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Boat loan rates could drop to low-5s

If Fed stays on anti-recession track, it should spur sales and refinancings, says marine banker

If Fed stays on anti-recession track, it should spur sales and refinancings, says marine banker

The Federal Reserve Board’s rate cuts should bring some interest-rate relief to boat buyers later this year and open up opportunities for refinancing. Boat loan rates could drop to between 5.5 and 6 percent by late spring and maybe below 5.5 percent — “the low to mid-5s” — late in the year, says Don Parkhurst, a senior vice president at SunTrust Bank, a major marine lender.

Parkhurst’s projection assumed the Fed would keep cutting rates to fend off recession, an assumption that has been borne out following Fed chairman Ben Bernanke’s February forecast of “sluggish” economic growth in the first part of 2008 due to the subprime mortgage crisis and housing slump. The Fed lowered its federal funds rate — the rate banks charge each other — 3 points from September through mid-March, to 2.25 percent. On March 16 it cut the discount rate — the rate at which Federal Reserve Banks lend money to banks — a quarter percentage point to 3.25 percent.

And for the the first time since The Great Depression, the Fed in March also opened a lending program to shore up Wall Street investment firms following the bailout of failing investment house Bear Stearns. All of these measures were adopted to strengthen the financial markets and increase liquidity — make more credit available.

“There’s talk of mortgage rates going down to the high 4s by late this year,” Parkhurst says. That could bring boat loan rates down to “the low 5s,” he says. At those rates, anyone who bought a boat after 2003 — when rates reached a 40-year-low of 5.5 percent for a 20-year boat loan of $100,000 or more — might consider refinancing.

Parkhurst says the lower rates might also release some pent-up demand, particularly among boat owners who refinanced in 2003 and haven’t been able to justify a new-boat purchase at the higher rates of late. Loan rates available at the Miami International Boat Show in mid-February hovered around the “high 5s to the low to mid-6s,” he says.

In this stalled economy, defaults on boat loans have shot up, causing some lenders to tighten their lending criteria to buyers with lower credit scores. “Consumers are stressed; they are stretched,” says Grant Skeens, president and CEO of Key Recreation Lending, another big marine lender. “They don’t have equity in their homes because of declining property values.”

This has left them without capacity to take out home equity loans to consolidate high-interest debt or pay off other obligations, like college costs and home repairs. In this climate, Skeens says, lenders are tightening availability of loans to buyers with credit scores below 700. A score of 650 is “subprime,” he says.

Boat-loan defaults rise in hard times. “Our repossession activity was up 45 percent last year over 2006,” says Bob Tony, president and owner of National Liquidators, a Fort Lauderdale, Fla., firm that auctions boats from defaulted loans. He says inventories of defaulted boats are up “substantially,” which means prices are going down, though not much because 60 to 65 percent of the auctioned boats are going to Europe. The weak dollar makes them a very good buy there.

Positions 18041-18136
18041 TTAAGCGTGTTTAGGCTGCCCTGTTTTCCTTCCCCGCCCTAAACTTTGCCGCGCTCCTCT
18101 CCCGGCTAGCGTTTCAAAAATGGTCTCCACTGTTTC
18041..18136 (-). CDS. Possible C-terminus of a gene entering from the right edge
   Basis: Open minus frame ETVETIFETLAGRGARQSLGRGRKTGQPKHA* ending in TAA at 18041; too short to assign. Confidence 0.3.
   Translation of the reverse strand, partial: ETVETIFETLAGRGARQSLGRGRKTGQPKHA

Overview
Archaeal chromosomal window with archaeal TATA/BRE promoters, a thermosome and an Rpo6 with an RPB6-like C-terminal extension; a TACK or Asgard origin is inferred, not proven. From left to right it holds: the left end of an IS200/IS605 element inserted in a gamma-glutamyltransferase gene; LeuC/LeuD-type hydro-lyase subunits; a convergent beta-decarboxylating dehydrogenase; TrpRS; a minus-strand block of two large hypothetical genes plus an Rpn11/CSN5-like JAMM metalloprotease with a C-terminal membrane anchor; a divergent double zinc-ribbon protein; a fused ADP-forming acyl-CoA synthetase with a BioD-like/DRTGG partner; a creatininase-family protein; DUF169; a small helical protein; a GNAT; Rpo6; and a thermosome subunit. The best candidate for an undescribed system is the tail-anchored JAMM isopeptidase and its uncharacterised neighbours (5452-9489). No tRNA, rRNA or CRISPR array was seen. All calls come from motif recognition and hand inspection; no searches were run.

Skeens says defaults have been highest in Michigan, where the auto industry is hard-hit, and in Florida, Nevada, Georgia and California because the housing market in those states is deeply depressed. He says rising numbers of loan defaults can stall or trim reductions in interest rates. In any case, the federal funds rate is for short-term loans, and boat loans are longer-term loans, so they don’t change point for point with the federal funds rate, Parkhurst says.

The credit crunch also has forced lenders to end the practice of issuing so-called “no doc” loans, usually loans issued very quickly without verification of collateral or income, or other documentation of ability to pay off the loan. Parkhurst says there has been an “explosion” of fraud in the lending process over the last two years, much of it made possible because of the growing number of “no doc” loans.

Parkhurst says one marine lender opted out of the boat market before the Miami show, and he expects more to exit because of low sales volume and profit margins in a market that has been in the doldrums for two years. Even with lower interest rates and the $168 billion in tax rebates Congress enacted to stimulate the economy, he doesn’t expect any big economic turnaround until spring 2009.

Unit powerboat sales were down 14 percent, and dollar sales volume was down 9 percent in 2007, says Thom Dammrich, president of the National Marine Manufacturers Association. Dammrich says domestic boat sales closely correlate to consumer confidence — which has trended down for two years — home values, real GDP (vs. GDP pumped up by inflation) growth, and discretionary income. There hasn’t been much good news lately on any of those fronts, but he expects lower lending rates and the tax rebates to boost consumer confidence and maybe get boat sales back on track later this year. Meanwhile, Europeans are getting a good deal on U.S. boats.

“Exports are growing with the weaker dollar,” he says.